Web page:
It was one of the largest demonstrations in Hong Kong this year, with an estimated turnout of 6,000.
“No artificial islands!” the protesters chanted, as they marched through the business district of Hong Kong Island, on October 14. “We have a say in Hong Kong’s tomorrow!”
Observers said it was remarkable so many turned up, just days after Chief Executive Carrie Lam Cheng Yuet-ngor announced a massive reclamation project to add 1,700 hectares for a new metropolis and homes for 1.1 million people.
Lam did not put a price tag on the project east of Lantau Island, which is expected to cost upwards of HK$500 billion (US$63.8 billion) and take the next two or three decades to complete.
“Pouring money into the sea,” read the placards some protesters carried.
“Disaster for generations to come,” read others.
The huge Lantau Tomorrow Vision project is part of Lam’s grand plan to develop Lantau and its surrounding areas into a new metropolis. It is set to be the city’s largest and costliest infrastructure project.
Lam waxed lyrical as she described how the area would benefit from a “double gateway” – Hong Kong International Airport in north Lantau connecting it to the world, and the soon-to-open Hong Kong-Zhuhai-Macau bridge that passes through Lantau linking it to the Pearl River Delta.
But the reaction since she unveiled the blueprint on October 10 suggests Lam has a lot more explaining – and convincing – to do.
Criticism has come not only from her long-time detractors but also some of her closest advisers.
Even politicians who believe she is right to get started on the long-term project now may hold back from expressing support, anxious not to upset voters ahead of next year’s district-level elections.
“I think the middle class has been triggered,” said lawmaker Tanya Chan, of the pro-democracy Civic Party.
She found the large turnout for the anti-reclamation march “unusual”, given people had only three days to react to Lam’s announcement.
Another rally a day earlier, to protest against the government ban on opposition lawmaker Lau Siu-lai running for a Legislative Council seat, drew only about 100 people.
Chan thought the big turnout against the Lantau plan reflected people’s concerns that the massive, expensive project could have an effect on future generations.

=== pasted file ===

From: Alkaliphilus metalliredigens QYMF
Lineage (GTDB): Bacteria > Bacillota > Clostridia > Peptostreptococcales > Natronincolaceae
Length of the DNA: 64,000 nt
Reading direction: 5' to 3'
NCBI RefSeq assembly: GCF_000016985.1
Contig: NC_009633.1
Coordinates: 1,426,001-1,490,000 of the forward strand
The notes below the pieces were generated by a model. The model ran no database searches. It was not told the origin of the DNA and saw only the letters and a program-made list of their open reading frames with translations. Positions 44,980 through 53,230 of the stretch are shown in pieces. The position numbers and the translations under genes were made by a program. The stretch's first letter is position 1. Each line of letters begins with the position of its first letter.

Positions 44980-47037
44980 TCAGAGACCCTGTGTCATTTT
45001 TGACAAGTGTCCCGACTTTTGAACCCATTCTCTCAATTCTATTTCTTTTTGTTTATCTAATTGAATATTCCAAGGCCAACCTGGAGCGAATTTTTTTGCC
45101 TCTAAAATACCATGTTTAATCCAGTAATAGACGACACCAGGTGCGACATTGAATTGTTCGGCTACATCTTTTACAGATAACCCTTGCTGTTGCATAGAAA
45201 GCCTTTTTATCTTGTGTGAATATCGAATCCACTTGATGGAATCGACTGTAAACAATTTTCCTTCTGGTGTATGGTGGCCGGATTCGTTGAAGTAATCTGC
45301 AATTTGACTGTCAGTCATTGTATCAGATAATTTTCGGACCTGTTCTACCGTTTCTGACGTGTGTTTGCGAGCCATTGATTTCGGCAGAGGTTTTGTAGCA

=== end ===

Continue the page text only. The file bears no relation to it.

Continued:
Lau Siu-kai, vice-chairman of The Chinese Association of Hong Kong and Macau Studies, a semi-official think tank, said Lam might have overestimated the public’s faith in the administration.
“For some Hongkongers, the government is not a very competent performer
Lau Siu-kai, The Chinese Association of Hong Kong and Macau Studies
He said Hongkongers remembered that other grand proposals by previous chief executives often went unfulfilled, or suffered serious delays and budget overruns.
“For some Hongkongers, the government is not a very competent performer,” he said.
There are also questions about whether powerful and wealthy players had lobbied Lam.
Yeung Ha-chi, of land concern group Liber Research Community, said Lam’s blueprint bore a striking resemblance to a proposal by Hopewell Holdings chairman Gordon Wu Ying-sheung in the late 1980s.
According to recently declassified documents in Britain’s National Archives, the property tycoon proposed reclaiming land between Lantau and Hong Kong Island for a new airport and cargo port, but the government rejected the idea.
Before Lam’s policy address, the Our Hong Kong Foundation, a think tank founded by former chief executive Tung Chee-hwa, unveiled a similar reclamation proposal. Tycoon Wu, though not a member of the foundation, was invited to its press conference about the proposal.
Yeung said Lam appeared to have “taken directions from the rich and powerful”.